It's not boring in Hamburg
March 21, 2012
Despite the trend Maxim Chatskiy and Galina Panchenko don’t live in Indonesia. They live in Hamburg, Germany. Galya studies, Maxim works, they go to exhibitions, museums and galleries and lead the cultural life as we imagine it.
Galya Panchenko was born and bred in Kiev. She moved to Hamburg in January 2009. Galya is a staff member of Bang! Bang! and Tsekh. She studies illustration at the University of Applied Arts and works for “Margarin” design studio.
Maxim Chatskiy was born in Odessa in 1982. When Maxim was 20 he moved to Kiev where he learned soundmixing, took part in glossy making and photo exhibitions, gave lections on reflection in photography in the photo school and took second place in the young Ukrainian artists’ contest. Then they organized “Margarin” office and moved to Hamburg. Maxim is a staff illustrator of Bang! Bang! and Kot+Kat.
How did you get here?
Galya: In 2008 my pregnant friend from Hamburg asked me if I wanted to stand in for her as a package designer in a small office for a couple of months. I went here out of pure curiosity and worked until my friend’s maternity leave was over. And all of a sudden I entered the university and now I’m a student of the 5th course.
Maxim: First I wanted to study Communication design at Galya’s university but we couldn’t afford to be a family of students so I changed my mind. Some time later our friend suggested founding a design office and I could obtain a worker visa.
What do you have here that you lacked at home?
Galya: Curiously enough, I’ve always wanted to have a view from my window. There haven’t been enough cultural events, exhibitions, comic shops. I’ve lacked free workshops and the people who are examples for imitation for me now.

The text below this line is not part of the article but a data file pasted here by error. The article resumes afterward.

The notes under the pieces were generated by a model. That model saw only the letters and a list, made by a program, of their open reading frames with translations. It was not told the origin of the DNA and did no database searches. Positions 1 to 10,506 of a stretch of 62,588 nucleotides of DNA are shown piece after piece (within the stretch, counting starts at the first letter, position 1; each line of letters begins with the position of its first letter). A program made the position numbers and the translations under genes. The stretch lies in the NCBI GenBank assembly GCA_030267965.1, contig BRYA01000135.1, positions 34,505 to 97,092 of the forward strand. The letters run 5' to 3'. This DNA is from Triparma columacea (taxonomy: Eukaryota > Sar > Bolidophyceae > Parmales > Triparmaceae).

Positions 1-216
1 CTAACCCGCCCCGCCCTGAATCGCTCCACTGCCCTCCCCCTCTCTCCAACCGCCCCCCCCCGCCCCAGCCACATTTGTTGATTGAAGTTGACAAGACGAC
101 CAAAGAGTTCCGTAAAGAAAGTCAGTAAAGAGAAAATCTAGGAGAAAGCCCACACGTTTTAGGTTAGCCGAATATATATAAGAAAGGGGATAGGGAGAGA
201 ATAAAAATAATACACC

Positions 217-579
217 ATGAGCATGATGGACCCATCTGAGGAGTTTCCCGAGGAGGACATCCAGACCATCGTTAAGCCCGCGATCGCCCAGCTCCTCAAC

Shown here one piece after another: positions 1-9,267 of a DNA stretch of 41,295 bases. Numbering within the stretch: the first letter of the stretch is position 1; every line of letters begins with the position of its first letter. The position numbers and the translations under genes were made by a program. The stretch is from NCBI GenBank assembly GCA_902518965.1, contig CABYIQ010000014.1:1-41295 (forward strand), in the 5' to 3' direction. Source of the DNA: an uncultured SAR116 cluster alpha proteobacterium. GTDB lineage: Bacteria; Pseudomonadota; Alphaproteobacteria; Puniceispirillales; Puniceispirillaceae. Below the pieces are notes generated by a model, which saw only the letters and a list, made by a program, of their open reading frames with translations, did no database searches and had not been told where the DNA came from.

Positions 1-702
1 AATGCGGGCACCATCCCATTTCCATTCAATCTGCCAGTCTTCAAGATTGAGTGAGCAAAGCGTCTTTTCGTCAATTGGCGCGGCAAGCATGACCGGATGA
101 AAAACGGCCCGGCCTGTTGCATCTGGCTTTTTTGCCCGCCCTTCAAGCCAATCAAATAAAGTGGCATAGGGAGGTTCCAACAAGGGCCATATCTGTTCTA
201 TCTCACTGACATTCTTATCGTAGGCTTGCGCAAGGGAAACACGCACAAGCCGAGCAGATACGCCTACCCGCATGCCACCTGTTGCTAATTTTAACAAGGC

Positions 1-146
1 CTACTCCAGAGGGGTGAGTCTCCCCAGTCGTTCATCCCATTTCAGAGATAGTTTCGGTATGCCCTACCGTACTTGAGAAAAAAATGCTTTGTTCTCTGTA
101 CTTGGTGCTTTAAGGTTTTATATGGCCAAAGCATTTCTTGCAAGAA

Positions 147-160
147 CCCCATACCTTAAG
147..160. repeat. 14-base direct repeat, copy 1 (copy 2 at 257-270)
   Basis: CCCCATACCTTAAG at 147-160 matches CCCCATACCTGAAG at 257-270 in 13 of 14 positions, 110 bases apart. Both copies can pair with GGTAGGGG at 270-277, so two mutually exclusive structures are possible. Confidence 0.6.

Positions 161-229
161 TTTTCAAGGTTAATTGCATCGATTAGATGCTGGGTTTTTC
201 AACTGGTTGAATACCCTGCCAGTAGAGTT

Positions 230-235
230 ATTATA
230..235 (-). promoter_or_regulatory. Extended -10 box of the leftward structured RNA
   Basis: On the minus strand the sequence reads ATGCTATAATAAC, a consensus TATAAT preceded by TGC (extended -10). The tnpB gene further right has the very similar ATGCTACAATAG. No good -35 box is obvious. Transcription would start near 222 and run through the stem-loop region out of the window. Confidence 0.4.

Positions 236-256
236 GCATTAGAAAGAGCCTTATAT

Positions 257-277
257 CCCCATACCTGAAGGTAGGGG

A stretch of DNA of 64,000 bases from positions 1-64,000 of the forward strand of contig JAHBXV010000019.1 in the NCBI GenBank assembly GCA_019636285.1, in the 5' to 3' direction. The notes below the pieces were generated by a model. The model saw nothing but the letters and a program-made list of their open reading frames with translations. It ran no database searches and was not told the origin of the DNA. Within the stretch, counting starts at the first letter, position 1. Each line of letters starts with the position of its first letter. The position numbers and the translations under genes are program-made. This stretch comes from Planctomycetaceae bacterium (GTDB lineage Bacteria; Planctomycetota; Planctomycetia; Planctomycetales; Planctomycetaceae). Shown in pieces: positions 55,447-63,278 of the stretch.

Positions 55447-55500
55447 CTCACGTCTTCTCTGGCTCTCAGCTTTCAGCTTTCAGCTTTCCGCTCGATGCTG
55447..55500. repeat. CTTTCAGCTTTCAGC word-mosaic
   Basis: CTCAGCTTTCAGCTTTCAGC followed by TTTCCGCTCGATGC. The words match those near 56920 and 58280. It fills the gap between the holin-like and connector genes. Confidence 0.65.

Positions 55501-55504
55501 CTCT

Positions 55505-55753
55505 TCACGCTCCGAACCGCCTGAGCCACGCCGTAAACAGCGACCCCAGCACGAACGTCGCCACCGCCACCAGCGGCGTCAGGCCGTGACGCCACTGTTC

Maxim: I lacked the creative surroundings that could inspire me, show me something really great. When I came here I realized the difference between something real and some things I’d seen on the Internet.
Do you work with the local or Russian employers?
Galya: My friend Arina, Max and I established a small design office margarin.de. We’ve created an Advent art calendar with the advertismrnts for every shop in any case. At the university I pay more attention to the art-illustration, which is quite different from the commercial one. In Russia I’ve mostly drawn for “Mamas&Papas” magazine and for “Tsekh”.
Maxim: It’s getting more and more difficult to distinguish among the local and foreign employers now when we all have the Internet. When I came to Germany I went to the newsstand at the railway station and copied out all the addresses of the magazines that could find my work interesting. In a couple of days the art-director of Brand eins wrote to me and gave me a task. After this I began to feel at home rather quickly.
Is there a difference between them in the methods of approach to the organization? Are the requirements to the illustrator the same? What companies pay more?